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Gordon MacKay

“My train had left the station, or so I thought, and then the OU pulled up with open doors!” The words of lifelong learner Gordon MacKay who, during the last 10 years, has progressed from project delivery to training project managers and leaders on some of the most complex and challenging nuclear remediation projects on the planet.

Gordon, who turned 65 in December 2021, lives in the village of Low Moresby, near Whitehaven, in West Cumbria. He has a strong focus on sustainability and leadership as the Project Management Capability Lead at Sellafield since January 2017. The current activities of the former nuclear power generating site on the Cumbrian coast include nuclear fuel reprocessing, nuclear waste storage and nuclear decommissioning.

His current role is remarkable considering Gordon left the Royal Navy in October 1979 with no academic qualifications other than a Higher National Certificate (HNC) in engineering (Plant Maintenance) – ‘an activity I had no desire to follow!’ Unsure what to do next, it was while working as a volunteer verger at Coventry Cathedral the following summer that his life changed forever. This was by meeting an academic formerly at Oxford’s Balliol College, Professor Cecil Todd, who was coaching international undergraduate visitors in English Literature.

Gordon said: “I was in awe of this man who introduced me to the work of TS Eliot and Hermann Hesse. Like Socrates, he would invite us to consider and discuss moments in their stories from perspectives other than that presented by the author or narrator – different ways of seeing. 

“He then said to me one day: ‘You know, Gordon, if you put your mind to it, you too could graduate with a degree!’ He explained the opportunity The Open University offered – my train had not left the station and it was not too late! On reflection, I now know that more than two decades of conditioning began to crumble as nobody in my family, to my knowledge, had previously earned a degree.”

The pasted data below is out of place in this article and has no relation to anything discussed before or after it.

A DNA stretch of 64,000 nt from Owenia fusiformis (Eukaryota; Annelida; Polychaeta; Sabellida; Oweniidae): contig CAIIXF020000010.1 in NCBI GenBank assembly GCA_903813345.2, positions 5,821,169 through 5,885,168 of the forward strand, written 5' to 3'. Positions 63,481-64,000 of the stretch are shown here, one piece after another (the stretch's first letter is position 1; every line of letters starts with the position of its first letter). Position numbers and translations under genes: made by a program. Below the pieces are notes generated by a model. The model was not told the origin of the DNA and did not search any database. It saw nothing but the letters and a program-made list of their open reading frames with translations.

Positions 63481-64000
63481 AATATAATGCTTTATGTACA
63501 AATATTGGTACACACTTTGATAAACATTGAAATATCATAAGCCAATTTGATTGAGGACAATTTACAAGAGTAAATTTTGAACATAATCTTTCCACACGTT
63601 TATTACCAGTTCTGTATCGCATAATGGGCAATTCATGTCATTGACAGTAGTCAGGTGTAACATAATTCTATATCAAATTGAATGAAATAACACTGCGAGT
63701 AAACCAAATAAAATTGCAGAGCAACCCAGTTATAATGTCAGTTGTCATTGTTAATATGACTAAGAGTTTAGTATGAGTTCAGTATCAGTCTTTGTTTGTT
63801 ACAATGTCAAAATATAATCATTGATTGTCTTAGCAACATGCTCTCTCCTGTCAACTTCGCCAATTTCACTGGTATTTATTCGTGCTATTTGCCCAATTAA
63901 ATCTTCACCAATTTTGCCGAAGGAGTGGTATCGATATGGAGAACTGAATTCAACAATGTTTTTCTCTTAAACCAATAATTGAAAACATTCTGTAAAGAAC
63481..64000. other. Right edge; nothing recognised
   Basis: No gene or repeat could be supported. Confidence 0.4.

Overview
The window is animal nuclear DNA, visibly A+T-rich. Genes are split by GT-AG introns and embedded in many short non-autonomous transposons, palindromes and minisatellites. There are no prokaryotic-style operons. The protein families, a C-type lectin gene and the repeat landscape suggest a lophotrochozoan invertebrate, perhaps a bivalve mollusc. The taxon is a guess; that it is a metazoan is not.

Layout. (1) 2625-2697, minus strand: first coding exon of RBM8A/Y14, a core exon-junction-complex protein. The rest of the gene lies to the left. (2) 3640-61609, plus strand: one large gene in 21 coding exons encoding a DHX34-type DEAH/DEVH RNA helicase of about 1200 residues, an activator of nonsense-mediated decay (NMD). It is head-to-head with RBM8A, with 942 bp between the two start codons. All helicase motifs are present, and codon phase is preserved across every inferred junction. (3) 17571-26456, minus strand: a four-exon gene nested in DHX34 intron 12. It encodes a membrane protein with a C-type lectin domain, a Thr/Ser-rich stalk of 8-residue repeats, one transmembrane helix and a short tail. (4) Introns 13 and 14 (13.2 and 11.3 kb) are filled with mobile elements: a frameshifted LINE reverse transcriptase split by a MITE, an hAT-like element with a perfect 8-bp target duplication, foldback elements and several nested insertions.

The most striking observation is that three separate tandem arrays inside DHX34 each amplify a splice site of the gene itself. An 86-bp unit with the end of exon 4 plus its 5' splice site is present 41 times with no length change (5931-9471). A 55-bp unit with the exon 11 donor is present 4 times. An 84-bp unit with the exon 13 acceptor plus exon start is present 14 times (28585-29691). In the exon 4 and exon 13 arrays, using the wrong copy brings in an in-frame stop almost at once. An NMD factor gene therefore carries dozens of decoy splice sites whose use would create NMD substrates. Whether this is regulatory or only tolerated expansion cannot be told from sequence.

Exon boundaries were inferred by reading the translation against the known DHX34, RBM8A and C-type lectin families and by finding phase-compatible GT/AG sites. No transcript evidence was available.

A member of the cathedral’s congregation paid for Gordon to initially study the OU’s ‘A101: Arts Foundation Course’, which opened the door to his first full-time arts degree. This was a BA (Hons) in Organisation Studies at the University of Lancaster, finishing with a 2:1, before switching back to the OU and being funded by his employer British Steel to complete his MBA in 1999 to gain a deeper understanding of the business world.

Funded by Scottish Water this time, he followed this up by earning a richer appreciation of the wonders of our world through an OU science degree with a BSc (Hons) in Environmental Sciences. He has continued to study via the OpenLearn and FutureLearn digital learning platforms and has also been a mentor with the University of Chicago on several psychology courses.

Gordon continued: “During my MBA studies with the OU, I was able to realise the power of others to do amazing things – this is what I call leadership. Knowing how I had been treated, particularly in the Royal Navy, and the problems caused by bad management, you need to know how to get the best out of people. It’s not about me, it’s about we.

“The science degree really helped to put my life in context. It satisfied my curiosity and was a journey of developing a scientific outlook and method, together with a genuine sense of awe and wonder at the universe.

“My journey into, and through, project management was informed by all three degrees. All these different elements – and I am definitely a lifelong learner as I’ve continued to do various short courses with the OU and other places since then – have given me a fantastic panoramic view of the world. It’s been quite a trajectory having been a bit lost in my mid-20s without any O or A-levels.”

Fifteen years after the publication of Practical Leadership via the Institute of Leadership Management (ILM) and Elsevier Publishing, Gordon authored a second book in 2021 on Evolving project leadership: From command and control to engage and empower. This was through the Association for Project Management (APM) which is the UK’s chartered body for project management.

This resulted in him being a keynote at the NHS’ Autumn Conference in September, speaking virtually to managers from across the country, and also presenting at a local (North West branch, Cumbria group) online meeting of the APM in the same month, having been a panel member for one of APM’s podcasts the year before on how to be a great project leader.

He has also presented on several occasions to the Nuclear Project Management Special Interest Group (Nuclear PM SIG), a joint initiative between the Nuclear Institute and APM; and has written, or been referenced in, several blogs with the APM.

Gordon added: “I owe everything to The Open University for the doors it has opened and I would like to say thank you! You, too, can realise your potential like I did. Whatever your age, whatever your background, The Open University is at your platform, now – welcome aboard!”